Publisher: Image Comics
Writer: W. Maxwell Prince
Artwork: Martin Morazzo, Chris O’Halloran (colours)
Release Date: 20th June 2018
The Ice Cream Man, purveyor of fine sweet treats; narrator of twisted tales and agent provocateur sometimes known as Rick. Set in small town suburbia, the Ice Cream Man guides us through a series of seemingly unconnected shockers, ranging from killer pets to monsters, the supernatural, wasted lives and bad decisions.
This Trade Paperback collects the first four issues of the series, and while I’m a big fan of anthology horror, there’s no escaping the fact that the likes of Tales from the Crypt, Creepy, Eerie, The Vault Of… have all done this before, and done it better. I know that sounds like I’m perhaps setting the bar a little high, but I feel that if you’re going to bring out a horror anthology you need to either deliver something new or you need to be aiming for the top. And sadly, I’m not sure this meets either of those criteria.
Writer W. Maxwell Prince does a workmanlike job of the stories early on but I think really loses focus in the second half of the book. Morazzo’s artwork is ok but doesn’t do anything to help build the tension or terror. It’s just a little too clean for the type of stories being told. Sadly O’Halloran’s colours don’t do much to help, there’s just no depth or shadow. In one scene we’ve got a young boy being menaced by a werewolf, in a forest, at night. You couldn’t ask for better ingredients for a terrifying panel but it just feels completely flat, sapping all of the tension out of the moment.
Out of the stories collected in this volume, I felt that only one of them really came close to being up to scratch, and that was the first story. “Raspberry Surprise” is the story of one boy and his pet… that kills adults. Oh, and a random werewolf. I enjoyed this, it was fun, it was dark, it was a proper old-fashioned EC style horror shocker. It’s not groundbreaking or particularly innovative but it was undoubtedly fun.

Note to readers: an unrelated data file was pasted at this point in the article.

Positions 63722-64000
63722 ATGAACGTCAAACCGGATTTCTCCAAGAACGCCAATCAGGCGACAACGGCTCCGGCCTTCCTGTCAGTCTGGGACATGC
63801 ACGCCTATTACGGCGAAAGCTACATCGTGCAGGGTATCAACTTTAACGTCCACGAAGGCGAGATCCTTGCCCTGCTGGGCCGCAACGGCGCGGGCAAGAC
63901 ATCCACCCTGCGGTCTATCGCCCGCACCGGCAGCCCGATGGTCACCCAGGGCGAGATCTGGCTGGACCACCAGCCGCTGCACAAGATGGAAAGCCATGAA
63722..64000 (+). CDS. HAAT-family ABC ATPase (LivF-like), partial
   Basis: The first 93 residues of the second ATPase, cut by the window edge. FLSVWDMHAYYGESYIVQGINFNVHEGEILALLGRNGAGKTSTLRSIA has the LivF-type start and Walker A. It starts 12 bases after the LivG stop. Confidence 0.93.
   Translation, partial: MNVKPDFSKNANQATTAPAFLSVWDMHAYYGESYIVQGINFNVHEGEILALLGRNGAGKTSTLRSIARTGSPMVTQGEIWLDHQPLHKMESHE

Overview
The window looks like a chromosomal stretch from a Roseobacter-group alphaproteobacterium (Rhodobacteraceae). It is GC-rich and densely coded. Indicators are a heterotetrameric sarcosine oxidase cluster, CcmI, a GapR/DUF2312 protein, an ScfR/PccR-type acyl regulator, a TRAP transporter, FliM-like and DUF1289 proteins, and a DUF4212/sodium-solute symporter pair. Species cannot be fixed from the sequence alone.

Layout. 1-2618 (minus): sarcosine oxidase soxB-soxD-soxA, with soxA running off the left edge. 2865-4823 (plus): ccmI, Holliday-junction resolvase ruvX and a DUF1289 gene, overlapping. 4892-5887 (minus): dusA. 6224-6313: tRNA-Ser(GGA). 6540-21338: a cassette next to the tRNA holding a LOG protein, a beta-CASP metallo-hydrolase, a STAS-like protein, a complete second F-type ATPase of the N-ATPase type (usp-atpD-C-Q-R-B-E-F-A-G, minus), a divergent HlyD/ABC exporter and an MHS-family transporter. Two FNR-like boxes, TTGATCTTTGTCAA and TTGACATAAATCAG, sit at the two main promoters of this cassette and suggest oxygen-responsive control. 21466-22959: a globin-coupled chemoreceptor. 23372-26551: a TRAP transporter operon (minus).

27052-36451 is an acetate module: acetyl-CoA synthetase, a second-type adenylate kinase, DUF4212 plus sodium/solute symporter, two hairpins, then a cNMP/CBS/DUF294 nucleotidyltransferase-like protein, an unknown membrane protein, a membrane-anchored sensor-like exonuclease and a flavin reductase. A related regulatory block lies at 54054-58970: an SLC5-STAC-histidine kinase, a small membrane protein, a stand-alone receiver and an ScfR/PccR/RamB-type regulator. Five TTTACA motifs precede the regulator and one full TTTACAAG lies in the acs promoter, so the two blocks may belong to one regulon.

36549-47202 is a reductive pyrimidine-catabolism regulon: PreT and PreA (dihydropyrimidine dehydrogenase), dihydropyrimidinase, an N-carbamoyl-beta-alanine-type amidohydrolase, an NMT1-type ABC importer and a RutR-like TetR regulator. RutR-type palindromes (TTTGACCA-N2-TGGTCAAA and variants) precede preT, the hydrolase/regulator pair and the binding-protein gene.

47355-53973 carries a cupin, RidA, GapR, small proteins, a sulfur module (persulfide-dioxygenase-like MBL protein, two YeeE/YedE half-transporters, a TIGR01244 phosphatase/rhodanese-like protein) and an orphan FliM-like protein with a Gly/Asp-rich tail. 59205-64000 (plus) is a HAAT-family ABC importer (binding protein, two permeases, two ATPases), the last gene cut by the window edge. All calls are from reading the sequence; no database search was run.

The next story “Rainbow Sprinkles” is a tale of wasted lives, drug abuse and a shot at redemption that rambles on for 25 pages and ultimately peters out without actually seeming to go anywhere.
“Good Ol’ Fashioned Vanilla” is a story of trying to reclaim past glories mixed with a future shock type story that I really just didn’t get. It’s the story of a one hit wonder musician who is slowly dying of boredom and banality when he gets the chance to save the universe by writing just one more hit record. Supported by a rebel army consisting of Ziggy Stardust, Captain Jack, Eleanor Rigby and Major Tom & Ruby Tuesday, not much actually happens. There’s a hint of Grant Morrison sneaking in at the edges but ultimately the story fades out again, leaving this feeling like a wasted opportunity to do something really interesting.
“Every Good Boy Does Fine” is… I’m actually not sure. It’s a story about a funeral, and a wake and a delinquent father and then there’s a random bit about hell and then we’re digging up a corpse for a tearful family reunion. I’ve read this story a couple of times and I’ve still no clue.
Ultimately we learn that the stories are all connected as a tall dark stranger moseys into town sporting a full Lee Van Cleef outfit and a cryptic warning.
I really, really hope that the issues going forward of this volume pick up the pace. I’ve been looking forward to this for a while and whilst I can see the potential in this, especially with the final page revelation, it really has to step up its game dramatically in terms of writing quality and consistency. If you want to see how to do an anthology horror book well, pick up a copy of the recent Dark Horse release, Shadows On The Grave.
The writer of this piece was: Mark Scott
Alex Tweets from @macoy_comicgeek